81-Year-Old Open-Water Swimmer
He just completed his 25th Chesapeake Bay swim
Weight-loss, a new diet, fitting into his swimsuit from 30 years ago – 81-year-old open-water swimmer Marty Wasserman had challenges to beat even before he tackled the 4.4-mile swim across the Chesapeake Bay.
KENT ISLAND, Md. — Swimming has long been a Zen-like experience for Ellicott City resident Marty Wasserman, the Maryland secretary of Health and Mental Hygiene from 1994-99.
“If I don’t swim for a while, there’s something missing inside,” Wasserman said. “It’s a habit.”
While Wasserman began swimming at age 5, on Sunday he completed the swim of a lifetime – his 25th crossing of the Chesapeake Bay.
At 81 years old, Wasserman was the oldest participant in this year’s Great Chesapeake Bay Swim, an annual 4.4-mile swim from Sandy Point State Park in Anne Arundel County to Kent Island on Maryland’s Eastern Shore.
“It’s amazing,” said Jason Chance, the swim’s race director. “It tells us that it is not an elitist event, it is an event that can be accomplished. You just have to put in the work; you have to have the dedication and the heart.”
As if swimming across the bay wasn’t challenging enough, Wasserman decided he would do so this year wearing the same gray and red swimsuit he donned when he first completed the Great Chesapeake Bay Swim in 1995. There was just one problem: He had to significantly slim down his 5-foot-8, 195-pound physique to put it on.
“What’s the motivating factor?” Wasserman asked himself. “It’s going to be your 25th swim. Why don’t you try to get into that wetsuit? What would it take?”
Wasserman first embarked on the bay swim during his tenure as state health secretary in an effort to promote the importance of eating well and exercising.
“I said what would be better than challenging myself to swim across the bay and do that publicly and hold myself accountable for that?” he said. “I did it and I actually had a pretty good time, and so I was hooked.”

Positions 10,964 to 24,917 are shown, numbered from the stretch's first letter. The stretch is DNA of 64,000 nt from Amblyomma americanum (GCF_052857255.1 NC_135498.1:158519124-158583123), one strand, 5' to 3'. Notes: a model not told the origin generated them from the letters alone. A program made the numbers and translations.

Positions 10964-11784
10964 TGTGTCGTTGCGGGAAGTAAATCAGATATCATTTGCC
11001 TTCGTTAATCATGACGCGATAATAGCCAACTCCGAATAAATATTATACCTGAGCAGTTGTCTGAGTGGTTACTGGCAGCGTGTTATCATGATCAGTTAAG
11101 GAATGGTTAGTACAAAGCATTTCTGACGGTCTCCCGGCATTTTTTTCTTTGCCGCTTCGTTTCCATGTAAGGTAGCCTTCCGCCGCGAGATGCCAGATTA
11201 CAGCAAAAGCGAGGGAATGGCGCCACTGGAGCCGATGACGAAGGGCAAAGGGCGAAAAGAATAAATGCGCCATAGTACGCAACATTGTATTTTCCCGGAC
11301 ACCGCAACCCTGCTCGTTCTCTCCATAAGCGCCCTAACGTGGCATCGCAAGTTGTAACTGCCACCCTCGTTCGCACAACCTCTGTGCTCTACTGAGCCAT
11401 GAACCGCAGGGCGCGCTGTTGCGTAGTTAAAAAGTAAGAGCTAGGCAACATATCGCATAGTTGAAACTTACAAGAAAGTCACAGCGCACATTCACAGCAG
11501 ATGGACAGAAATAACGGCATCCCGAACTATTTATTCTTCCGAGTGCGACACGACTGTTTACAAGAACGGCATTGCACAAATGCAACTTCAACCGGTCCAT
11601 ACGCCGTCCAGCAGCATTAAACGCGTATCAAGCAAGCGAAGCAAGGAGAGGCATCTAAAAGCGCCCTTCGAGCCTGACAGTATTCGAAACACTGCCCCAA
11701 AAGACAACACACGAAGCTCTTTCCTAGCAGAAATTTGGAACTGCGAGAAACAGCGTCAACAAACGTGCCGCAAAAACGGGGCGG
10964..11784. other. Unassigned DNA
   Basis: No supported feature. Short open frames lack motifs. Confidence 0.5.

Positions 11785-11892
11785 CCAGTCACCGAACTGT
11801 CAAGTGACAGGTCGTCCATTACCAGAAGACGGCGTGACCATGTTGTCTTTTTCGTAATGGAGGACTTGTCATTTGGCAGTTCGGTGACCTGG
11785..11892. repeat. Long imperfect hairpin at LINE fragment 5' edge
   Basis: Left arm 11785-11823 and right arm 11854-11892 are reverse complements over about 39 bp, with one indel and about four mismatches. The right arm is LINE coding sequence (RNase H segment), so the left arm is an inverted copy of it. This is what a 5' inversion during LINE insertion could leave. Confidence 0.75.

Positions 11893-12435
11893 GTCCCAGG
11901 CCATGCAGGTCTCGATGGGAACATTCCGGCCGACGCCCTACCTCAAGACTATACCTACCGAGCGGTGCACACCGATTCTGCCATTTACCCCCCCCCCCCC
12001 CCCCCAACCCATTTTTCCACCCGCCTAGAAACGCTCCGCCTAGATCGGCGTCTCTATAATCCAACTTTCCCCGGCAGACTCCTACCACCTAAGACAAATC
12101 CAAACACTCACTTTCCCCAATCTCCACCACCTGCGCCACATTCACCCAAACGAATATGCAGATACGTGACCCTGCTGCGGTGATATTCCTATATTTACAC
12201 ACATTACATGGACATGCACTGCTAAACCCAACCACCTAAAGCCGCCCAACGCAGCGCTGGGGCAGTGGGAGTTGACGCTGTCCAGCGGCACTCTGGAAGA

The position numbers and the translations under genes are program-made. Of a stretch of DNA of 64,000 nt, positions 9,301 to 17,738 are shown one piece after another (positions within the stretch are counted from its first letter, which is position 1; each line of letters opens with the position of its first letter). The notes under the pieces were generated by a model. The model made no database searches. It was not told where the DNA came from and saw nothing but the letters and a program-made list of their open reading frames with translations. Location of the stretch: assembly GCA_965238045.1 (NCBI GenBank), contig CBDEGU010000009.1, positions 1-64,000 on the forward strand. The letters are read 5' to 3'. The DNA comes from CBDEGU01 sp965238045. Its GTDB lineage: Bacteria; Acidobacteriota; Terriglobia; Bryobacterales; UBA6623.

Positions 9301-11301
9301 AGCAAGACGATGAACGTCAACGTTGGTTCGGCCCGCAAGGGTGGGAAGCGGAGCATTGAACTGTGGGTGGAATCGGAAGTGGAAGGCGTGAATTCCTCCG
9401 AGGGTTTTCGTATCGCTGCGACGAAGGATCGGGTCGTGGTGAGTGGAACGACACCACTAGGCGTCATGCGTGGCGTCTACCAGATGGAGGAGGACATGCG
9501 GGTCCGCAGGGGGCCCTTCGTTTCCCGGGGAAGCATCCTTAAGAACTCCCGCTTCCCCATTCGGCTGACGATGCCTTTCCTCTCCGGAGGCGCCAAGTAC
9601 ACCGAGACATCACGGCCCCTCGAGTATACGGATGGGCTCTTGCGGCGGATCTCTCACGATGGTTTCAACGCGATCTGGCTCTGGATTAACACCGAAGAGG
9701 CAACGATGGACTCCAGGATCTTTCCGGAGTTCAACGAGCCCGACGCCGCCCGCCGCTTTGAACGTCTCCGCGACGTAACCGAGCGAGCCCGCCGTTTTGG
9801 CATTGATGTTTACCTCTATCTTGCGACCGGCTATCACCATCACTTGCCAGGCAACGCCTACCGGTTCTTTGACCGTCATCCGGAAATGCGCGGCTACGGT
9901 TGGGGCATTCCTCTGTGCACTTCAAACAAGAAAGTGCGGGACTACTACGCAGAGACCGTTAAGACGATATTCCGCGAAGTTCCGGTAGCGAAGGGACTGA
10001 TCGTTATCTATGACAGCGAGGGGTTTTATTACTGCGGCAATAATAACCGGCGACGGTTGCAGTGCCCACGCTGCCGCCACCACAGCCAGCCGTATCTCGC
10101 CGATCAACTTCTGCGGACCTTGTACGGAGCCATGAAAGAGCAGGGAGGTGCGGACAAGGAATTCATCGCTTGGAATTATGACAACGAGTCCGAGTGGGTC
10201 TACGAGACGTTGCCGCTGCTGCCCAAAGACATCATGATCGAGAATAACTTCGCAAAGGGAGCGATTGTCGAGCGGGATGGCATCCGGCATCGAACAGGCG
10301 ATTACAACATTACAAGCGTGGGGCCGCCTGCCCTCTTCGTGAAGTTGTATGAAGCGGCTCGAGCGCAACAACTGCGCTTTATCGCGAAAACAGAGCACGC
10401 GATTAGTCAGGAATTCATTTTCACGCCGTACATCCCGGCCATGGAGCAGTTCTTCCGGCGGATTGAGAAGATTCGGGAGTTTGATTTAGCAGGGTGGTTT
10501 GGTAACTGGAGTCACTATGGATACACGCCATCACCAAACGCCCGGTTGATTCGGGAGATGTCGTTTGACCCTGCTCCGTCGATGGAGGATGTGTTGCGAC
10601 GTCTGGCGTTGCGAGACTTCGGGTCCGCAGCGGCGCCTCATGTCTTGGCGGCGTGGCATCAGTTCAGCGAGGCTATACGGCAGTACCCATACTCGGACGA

Wasserman has only missed the swim a handful of times, due to illness and when it was canceled for two years of the COVID-19 pandemic. Open water swimming brings its own unique set of challenges, including a year when Wasserman faced swells up to 2 feet and another when the bay’s water dropped to 64 degrees and a number of swimmers got hypothermia.
“We’re basing our [start] times and everything off of predicted tides and predicted currents,” said Chance, who consults with National Oceanic and Atmospheric Administration experts prior to the race. “There are the invisible factors – its wind, its currents.”
Along with swimming, the retired Wasserman still enjoys biking, kayaking and horseback riding alongside his wife, Barbara Wasserman.
“It’s enabled us to spend a lot of fun time together and doing things that are healthy and enabling us to spend time out of doors,” said Barbara, 80. “It’s been such a pleasure, especially living in Howard County.”
Still, even with their active lifestyle, Barbara had been nudging Wasserman about weight loss, a concern that only grew after he fell off his horse, Tee, last year. That August, the two attended an annual nutrition conference sponsored by the Physicians Committee for Responsible Medicine that promoted the health benefits of a plant-based diet.
“I was really impressed by everything they said and thought if I go vegan, that will help me lose weight; it’ll help me get healthier,” said Wasserman, who also volunteers with PCRM.
He soon reached out to Hana Kahleova, an endocrinologist and the committee’s director of clinical research, who started serving as Wasserman’s coach and “chief cheerleader” as he committed to the new diet and weight-loss effort.
“I was really inspired by his discipline and by his commitment,” Kahleova said. “In spite of these few weeks where the scale wouldn’t budge, he was pretty consistent.”
While Wasserman initially set out to lose 10 pounds, when he stepped on his scale the Saturday before the race he weighed 164.2, a level Barbara hadn’t seen him at since the two met as first-year students at the Johns Hopkins University School of Medicine in 1964.
“He has always been dashing, but he’s become even more so over the past year,” said Barbara, who stood waiting on Kent Island to cheer for her husband as he completed Sunday’s race in about three hours and 20 minutes.
While admitting there may be the occasional slip, especially when it comes to cheese, Wasserman says he hopes to maintain his plant-based diet and race again next year.
“If you train for it, you stay in shape,” he said. “There’s a lot of positive reinforcement, too, because as I’ve gotten older people will ask me, ‘Are you still swimming?’”
Chance says the bay swim is a testament to swimming’s wide age and demographic appeal. The youngest participant Sunday was 13, nearly seven decades younger than Wasserman. With Maryland’s many natural and man-made waterways, he hopes more people come to embrace swimming as a lifelong activity, just like Wasserman. .
“Whether that’s a lake in your community, a pond, or open water, going down to Sandy Point and just swimming … [t]here are ways to do it,” Chance said. “Typically, it really doesn’t matter your age.”
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